During the years of the First Lithuanian Republic (1918-1940), a most significant group of composers worked in a late romantic style laced with folk music patterns, and making use of the modern techniques they were aware of (foremost, characteristic of the early German modernism). The leader of this group was the founder of the professional Lithuanian composers' school, and probably its best-known figure, Juozas Gruodis (1884-1948). He graduated from the Leipzig conservatoire and founded the Kaunas conservatoire. The majority of the 20th century Lithuanian composers are erstwhile students of his (or their students, in turn). In his works (orchestral, vocal, piano) one can found romantic, impressionistic and expressionistic features combined with Lithuanian folk melodies - an attempt to develop a 'national style'. This is also an identifiable tendency in the music of his contemporaries and followers who later emigrated to the USA (Vladas Jakubėnas, Kazimieras Viktoras Banaitis and others). Gruodis was the first who paid attention to the 'modern' sound of the sutartinė - old Lithuanian type of multipart singing which features dissonant second intervals, syncopation, and elementary scales distinctly different from the major-minor system.
In this period there also worked a more radically modernistic group of composers, namely, Vytautas Bacevičius, Jeronimas Kačinskas and Julius Gaidelis, all of whom emigrated to the USA during WW II. Vytautas Bacevičius (1905-1970) was the brother of the famous Polish composer Grażyna Bacewicz (they were born in a mixed Lithuanian-Polish family). Bacevičius studied in Poland and Paris. In his works (seven symphonies, many works for piano, piano concertos, etc.) the expressionistic and constructivist features are distinct, the music is atonal and athematic. In his late period, Bacevičius wrote (after his own definition) 'cosmic music' ("Po?me cosmique" for piano, "Rayons cosmiques" for organ).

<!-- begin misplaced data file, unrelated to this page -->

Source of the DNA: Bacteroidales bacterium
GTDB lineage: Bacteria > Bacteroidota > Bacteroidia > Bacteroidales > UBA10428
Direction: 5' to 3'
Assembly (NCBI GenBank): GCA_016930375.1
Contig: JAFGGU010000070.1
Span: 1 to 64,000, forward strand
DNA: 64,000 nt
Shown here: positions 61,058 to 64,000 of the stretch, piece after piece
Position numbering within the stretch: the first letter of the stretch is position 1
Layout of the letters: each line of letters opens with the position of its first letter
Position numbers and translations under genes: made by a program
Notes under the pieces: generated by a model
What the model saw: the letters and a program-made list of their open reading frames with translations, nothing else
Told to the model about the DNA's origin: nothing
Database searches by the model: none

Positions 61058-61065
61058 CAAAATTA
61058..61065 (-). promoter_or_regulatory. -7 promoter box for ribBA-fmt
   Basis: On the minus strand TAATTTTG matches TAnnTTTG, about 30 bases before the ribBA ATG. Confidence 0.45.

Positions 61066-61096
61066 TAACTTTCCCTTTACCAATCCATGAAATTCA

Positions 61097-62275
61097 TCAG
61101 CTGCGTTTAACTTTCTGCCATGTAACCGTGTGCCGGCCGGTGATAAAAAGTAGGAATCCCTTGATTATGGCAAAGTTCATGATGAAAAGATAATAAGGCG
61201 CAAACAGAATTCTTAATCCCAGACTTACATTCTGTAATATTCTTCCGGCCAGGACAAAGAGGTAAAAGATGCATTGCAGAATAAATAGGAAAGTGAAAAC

Meanwhile, Jeronimas Kačinskas (1907-2005), studying in Prague with the inventor of quartertone music Alois H?ba (who appreciated Kačinskas as the most tallented among his students), began to write quartertone music himself, later abandoned it and subsequently worked in a free, atonal and athematic (non-reprise) style.